(director: Gordon Douglas; screenwriter: James R. Webb; cinematographer: Peverell Marley; editor: Folmer Blangsted; music: Max Steiner; cast: Guy Madison (Miles Archer), Frank Lovejoy (Sgt. Baker), Onslow Stevens (Grover Johnson), Ron Hagerthy (Johnny McKeever), Helen Westcott (Ann McKeever), Vera Miles (Jennie McKeever), Dick Wesson (Cullen), Fay Roope (Lt. Col. Kilrain), Lane Chandler (Poinsett), Steve Brodie (Ryan), Ralph Brooks (Wilhelm), Neville Brand (Morgan), Henry Kulky (Smiley), James Brown (Conner), David Alpert Griffin), Fred Carson (Chief Thunder Hawk); Runtime: 96; MPAA Rating: NR; producer: David Weisbart; Warner Brothers; 1953)
It was the biggest grossing Western in 1953 and is considered by many as the best 3-D Western of the 1950s.”

Reviewed by Dennis Schwartz

The film was released in theaters in the 3-D format. It was the biggest grossing Western in 1953 and is considered by many as the best 3-D Western of the 1950s. The film’s star, Guy Madison, was at the time starring in the popular TV series Wild Bill Hickok. Strangely the film is famous for Wilhelm’s scream, as cavalry soldier Wilhelm (Ralph Brooks) gets an arrow in the leg he shrieks loudly from pain. This scream was used afterwards by many Hollywood films. Though the routine screenplay by James R. Webb is nothing to do a war dance over, the superb direction by Gordon Douglas (“San Quentin”/”The Big Land”/”Rio Conchos”) is something to get excited by.

It’s set in the Colorado territory in 1867, and tells us because the railroad is coming to the territory the Cheyennes led by Chief Thunder Hawk are set to attack in two weeks in opposition. Lt. Col. Kilrain (Fay Roope), the commander of Fort Bellows, summons ex-Union captain Miles Archer (Guy Madison), who was an expert Indian scout during the Civil War and is now a rancher, to rescue two white women abducted by the Cheyenne in 1962 after they butchered their parents before the probable Indian war begins in 2 weeks and the rescue would not be possible. Archer rejects the assignment initially, but changes his mind when he learns the girls, Ann (Helen Westcott) and her younger sister Jennie McKeever (Vera Miles), are the sisters of his military pal Johnny McKeever (Ron Hagerthy). The colonel assigns to Archer the experienced Sergeant Baker (Frank Lovejoy) and has the motley bunch of misfit guardhouse prisoners volunteer. Since all are charged with minor offenses, they opt to get their prison time off their record by going on this dangerous mission. Also volunteering is Johnson (Onslow Stevens), a civilian artist from the East, drawing the soldiers and telling the frontier story to readers back home. The prisoner recruits, forming the guardhouse brigade, include the philander Ryan (Steve Brodie), the inventive drunk thief Cullen (Dick Wesson), the drunk Smiley (Henry Kulky), the rotten apple Morgan (Neville Brand) and the aristocratic professional soldier from the South named Poinsett (Lane Chandler).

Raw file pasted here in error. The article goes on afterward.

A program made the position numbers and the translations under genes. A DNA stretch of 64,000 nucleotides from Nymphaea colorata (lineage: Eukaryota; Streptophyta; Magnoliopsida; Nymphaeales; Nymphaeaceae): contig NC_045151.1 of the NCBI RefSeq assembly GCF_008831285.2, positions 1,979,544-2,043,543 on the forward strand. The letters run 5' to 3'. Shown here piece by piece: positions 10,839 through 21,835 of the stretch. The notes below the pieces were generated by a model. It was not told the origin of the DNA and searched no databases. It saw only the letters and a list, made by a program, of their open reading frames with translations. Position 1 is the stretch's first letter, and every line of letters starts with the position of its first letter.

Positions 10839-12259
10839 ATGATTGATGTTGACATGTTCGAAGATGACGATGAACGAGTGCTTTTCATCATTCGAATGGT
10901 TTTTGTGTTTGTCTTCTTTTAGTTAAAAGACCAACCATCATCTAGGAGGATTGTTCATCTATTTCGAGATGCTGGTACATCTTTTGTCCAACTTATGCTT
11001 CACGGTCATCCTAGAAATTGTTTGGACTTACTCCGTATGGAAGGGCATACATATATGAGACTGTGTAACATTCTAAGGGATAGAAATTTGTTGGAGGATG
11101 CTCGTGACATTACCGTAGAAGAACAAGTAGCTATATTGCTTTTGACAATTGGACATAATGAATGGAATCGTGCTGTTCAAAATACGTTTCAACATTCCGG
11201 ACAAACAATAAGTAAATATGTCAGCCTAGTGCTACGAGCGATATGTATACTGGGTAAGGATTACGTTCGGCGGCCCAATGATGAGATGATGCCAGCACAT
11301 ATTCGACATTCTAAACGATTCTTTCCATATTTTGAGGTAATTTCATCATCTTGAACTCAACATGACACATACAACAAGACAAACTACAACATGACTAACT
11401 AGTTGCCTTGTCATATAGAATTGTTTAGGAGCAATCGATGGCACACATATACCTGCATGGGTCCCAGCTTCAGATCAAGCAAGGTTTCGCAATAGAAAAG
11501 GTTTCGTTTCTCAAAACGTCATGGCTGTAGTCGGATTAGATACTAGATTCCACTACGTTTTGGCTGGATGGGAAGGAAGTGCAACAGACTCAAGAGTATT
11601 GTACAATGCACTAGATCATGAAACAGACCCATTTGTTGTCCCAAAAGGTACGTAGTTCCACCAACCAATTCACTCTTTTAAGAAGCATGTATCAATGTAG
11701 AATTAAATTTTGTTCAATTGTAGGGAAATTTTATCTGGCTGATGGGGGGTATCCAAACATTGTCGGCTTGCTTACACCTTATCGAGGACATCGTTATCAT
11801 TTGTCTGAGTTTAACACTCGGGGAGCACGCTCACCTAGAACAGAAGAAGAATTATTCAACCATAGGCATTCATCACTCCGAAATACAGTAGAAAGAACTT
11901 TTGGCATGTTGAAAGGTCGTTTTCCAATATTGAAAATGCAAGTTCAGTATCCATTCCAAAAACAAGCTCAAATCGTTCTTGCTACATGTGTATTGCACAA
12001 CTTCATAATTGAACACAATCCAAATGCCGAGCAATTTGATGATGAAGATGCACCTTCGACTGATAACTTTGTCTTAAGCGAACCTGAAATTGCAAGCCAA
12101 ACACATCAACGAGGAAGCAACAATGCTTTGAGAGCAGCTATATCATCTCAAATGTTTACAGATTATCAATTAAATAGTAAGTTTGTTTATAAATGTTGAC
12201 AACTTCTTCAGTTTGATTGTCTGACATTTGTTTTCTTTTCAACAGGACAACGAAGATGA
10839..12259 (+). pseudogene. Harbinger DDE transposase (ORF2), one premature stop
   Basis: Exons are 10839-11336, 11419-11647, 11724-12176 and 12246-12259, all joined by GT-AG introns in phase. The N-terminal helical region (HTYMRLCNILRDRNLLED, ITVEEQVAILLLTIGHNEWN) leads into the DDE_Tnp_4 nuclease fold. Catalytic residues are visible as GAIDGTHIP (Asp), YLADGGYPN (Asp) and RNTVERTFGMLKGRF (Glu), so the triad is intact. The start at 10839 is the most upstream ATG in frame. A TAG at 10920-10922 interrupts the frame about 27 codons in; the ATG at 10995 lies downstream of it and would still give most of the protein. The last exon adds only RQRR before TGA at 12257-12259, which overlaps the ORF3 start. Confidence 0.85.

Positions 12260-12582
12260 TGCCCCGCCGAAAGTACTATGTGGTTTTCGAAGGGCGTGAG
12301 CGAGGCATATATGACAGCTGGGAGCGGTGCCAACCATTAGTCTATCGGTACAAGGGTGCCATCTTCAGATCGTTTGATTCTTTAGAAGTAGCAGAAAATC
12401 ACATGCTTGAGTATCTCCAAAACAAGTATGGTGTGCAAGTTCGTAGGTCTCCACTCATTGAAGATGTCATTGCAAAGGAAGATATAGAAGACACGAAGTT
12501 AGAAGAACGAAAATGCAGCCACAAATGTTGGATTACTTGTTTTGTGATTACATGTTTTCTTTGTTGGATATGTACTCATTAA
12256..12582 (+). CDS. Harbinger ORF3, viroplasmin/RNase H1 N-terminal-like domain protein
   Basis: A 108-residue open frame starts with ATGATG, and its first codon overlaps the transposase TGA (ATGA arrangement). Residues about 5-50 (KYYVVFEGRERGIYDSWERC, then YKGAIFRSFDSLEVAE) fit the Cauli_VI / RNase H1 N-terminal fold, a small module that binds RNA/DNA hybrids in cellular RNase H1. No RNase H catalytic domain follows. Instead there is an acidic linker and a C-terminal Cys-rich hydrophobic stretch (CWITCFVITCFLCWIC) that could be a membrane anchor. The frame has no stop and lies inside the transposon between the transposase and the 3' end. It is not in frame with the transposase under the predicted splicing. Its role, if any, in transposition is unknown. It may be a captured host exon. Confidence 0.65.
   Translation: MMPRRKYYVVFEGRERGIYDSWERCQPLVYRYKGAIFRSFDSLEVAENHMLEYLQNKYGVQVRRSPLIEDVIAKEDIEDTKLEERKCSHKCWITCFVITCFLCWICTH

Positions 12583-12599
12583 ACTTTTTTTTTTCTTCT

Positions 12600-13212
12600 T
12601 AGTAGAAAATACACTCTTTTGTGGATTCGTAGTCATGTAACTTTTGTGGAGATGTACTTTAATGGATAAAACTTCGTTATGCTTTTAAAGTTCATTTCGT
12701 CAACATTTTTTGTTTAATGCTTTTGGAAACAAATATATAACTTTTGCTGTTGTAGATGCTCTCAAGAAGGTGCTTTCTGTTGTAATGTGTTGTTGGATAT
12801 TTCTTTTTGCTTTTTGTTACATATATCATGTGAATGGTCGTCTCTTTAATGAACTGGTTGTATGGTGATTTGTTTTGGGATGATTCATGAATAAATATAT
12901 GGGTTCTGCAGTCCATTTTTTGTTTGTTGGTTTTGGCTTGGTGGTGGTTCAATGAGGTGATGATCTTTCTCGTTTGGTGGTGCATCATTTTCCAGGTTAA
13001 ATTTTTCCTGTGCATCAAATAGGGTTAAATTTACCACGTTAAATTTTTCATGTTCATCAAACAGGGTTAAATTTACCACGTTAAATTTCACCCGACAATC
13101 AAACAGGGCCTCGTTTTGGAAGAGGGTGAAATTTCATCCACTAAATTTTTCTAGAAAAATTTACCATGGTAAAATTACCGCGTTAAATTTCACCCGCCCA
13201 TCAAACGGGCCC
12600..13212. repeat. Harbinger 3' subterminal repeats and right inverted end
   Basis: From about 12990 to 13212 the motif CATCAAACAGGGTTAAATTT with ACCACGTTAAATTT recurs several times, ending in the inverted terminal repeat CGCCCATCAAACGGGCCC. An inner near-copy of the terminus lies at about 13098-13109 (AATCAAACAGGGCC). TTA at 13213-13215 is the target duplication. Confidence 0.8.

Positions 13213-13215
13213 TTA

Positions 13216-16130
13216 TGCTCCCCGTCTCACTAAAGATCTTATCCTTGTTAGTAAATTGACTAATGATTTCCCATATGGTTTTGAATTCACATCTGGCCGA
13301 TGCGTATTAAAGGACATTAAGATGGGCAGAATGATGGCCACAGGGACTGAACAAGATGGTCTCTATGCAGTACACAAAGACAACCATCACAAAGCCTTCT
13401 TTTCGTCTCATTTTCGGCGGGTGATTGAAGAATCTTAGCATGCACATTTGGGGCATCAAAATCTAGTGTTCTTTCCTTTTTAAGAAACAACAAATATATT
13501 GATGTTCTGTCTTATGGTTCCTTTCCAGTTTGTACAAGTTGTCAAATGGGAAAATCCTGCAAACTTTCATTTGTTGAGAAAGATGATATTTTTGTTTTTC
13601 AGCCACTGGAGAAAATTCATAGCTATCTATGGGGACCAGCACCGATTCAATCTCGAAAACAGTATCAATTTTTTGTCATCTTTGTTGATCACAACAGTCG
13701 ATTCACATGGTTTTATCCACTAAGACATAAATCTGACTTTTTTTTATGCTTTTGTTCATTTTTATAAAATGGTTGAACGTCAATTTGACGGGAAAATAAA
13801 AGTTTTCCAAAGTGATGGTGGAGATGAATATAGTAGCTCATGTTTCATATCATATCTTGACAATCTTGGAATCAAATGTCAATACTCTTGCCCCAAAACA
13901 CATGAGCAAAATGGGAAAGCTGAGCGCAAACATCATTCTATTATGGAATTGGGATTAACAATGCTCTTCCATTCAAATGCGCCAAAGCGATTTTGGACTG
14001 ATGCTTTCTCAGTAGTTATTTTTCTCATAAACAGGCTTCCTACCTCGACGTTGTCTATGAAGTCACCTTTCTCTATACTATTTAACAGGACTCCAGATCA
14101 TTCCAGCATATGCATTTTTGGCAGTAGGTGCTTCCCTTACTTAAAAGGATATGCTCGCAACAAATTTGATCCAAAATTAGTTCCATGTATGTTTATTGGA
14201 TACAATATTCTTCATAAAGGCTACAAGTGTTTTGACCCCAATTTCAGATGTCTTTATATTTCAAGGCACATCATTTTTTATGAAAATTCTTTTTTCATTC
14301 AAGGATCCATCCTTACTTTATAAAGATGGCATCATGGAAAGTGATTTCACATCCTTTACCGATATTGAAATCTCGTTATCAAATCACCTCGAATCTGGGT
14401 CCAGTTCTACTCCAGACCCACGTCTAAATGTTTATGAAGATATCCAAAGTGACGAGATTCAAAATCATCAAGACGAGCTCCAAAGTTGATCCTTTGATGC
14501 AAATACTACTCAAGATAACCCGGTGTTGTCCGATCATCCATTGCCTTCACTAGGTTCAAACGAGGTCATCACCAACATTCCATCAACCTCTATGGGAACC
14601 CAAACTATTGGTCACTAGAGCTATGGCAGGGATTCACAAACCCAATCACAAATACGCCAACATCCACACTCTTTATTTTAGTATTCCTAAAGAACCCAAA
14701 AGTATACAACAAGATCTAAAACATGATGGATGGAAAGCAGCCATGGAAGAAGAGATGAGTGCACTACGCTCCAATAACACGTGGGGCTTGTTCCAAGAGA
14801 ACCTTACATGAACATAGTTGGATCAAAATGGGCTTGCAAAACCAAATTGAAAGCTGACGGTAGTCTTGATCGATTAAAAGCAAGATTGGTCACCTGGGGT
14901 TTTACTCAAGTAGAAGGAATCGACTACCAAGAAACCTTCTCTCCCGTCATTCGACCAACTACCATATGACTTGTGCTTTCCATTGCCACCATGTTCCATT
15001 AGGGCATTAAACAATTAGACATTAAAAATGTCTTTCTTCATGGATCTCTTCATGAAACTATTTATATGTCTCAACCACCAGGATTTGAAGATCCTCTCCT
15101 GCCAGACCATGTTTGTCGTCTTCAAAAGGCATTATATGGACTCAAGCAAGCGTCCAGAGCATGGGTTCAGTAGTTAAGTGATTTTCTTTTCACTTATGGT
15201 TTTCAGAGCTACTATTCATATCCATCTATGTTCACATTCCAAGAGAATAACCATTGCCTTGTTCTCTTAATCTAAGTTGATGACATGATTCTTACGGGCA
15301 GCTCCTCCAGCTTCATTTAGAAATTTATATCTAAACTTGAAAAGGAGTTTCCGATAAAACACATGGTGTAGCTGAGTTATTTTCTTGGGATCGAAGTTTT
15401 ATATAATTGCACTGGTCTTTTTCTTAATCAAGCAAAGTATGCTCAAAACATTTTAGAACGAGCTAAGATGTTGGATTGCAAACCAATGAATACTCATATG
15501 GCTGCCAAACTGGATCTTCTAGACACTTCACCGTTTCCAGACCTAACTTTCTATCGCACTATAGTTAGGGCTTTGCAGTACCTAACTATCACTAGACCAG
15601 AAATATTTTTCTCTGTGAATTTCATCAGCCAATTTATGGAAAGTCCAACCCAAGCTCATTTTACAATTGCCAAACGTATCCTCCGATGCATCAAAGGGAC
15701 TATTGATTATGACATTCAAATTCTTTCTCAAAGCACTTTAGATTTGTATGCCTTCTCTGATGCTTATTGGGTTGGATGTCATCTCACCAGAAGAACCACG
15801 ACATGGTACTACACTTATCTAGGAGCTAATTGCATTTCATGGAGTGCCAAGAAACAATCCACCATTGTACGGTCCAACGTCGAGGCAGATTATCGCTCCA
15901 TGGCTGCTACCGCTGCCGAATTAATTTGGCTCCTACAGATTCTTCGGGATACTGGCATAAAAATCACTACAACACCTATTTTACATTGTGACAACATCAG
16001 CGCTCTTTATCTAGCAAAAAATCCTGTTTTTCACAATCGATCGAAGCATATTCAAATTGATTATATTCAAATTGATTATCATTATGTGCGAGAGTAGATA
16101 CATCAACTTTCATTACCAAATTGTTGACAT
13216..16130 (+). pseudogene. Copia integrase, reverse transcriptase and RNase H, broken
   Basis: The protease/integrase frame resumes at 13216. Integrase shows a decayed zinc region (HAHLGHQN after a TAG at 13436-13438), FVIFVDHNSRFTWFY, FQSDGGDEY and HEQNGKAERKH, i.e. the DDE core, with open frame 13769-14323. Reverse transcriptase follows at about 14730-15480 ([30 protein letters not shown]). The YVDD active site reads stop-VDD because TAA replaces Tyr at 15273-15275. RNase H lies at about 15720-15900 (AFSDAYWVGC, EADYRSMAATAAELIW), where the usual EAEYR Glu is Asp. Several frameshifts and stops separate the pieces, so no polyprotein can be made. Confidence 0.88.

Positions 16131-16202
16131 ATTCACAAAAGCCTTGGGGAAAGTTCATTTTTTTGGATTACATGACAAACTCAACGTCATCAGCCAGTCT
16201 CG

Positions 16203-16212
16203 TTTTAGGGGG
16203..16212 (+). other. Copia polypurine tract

The rescue party rescues the girls, but find they don’t wish to return. Ann fears what the other women would say about her captivity, while Jennie is set to marry Chief Thunder Hawk and calls herself a Cheyenne.

Things get hectic for the rescuers as the Cheyenne pursue and start picking off the troopers one by one. It reaches a boil when the rescue party learn that the soldiers at Fort Bellows were massacred and their best hope for survival is if Baker and Ryan, sworn enemies, can reach nearby Fort Darby and get help. Meanwhile Archer and his guardhouse brigade must fight off at Feather River several attacks by Chief Thunder Hawk. It ends on a happy note, with victory and Archer asking the grateful Ann to marry him–which seemed hardly believable and only contrived to make a plot point about a shamed white woman made clean again to return to her own kind by our brave and decent hero.

The location shots by Marley are stunning, the Technicolor is pleasingly lush, the Indian-trooper action sequences are well-executed and Guy Madison acts like a star. I always wondered why Madison didn’t have more success in movies.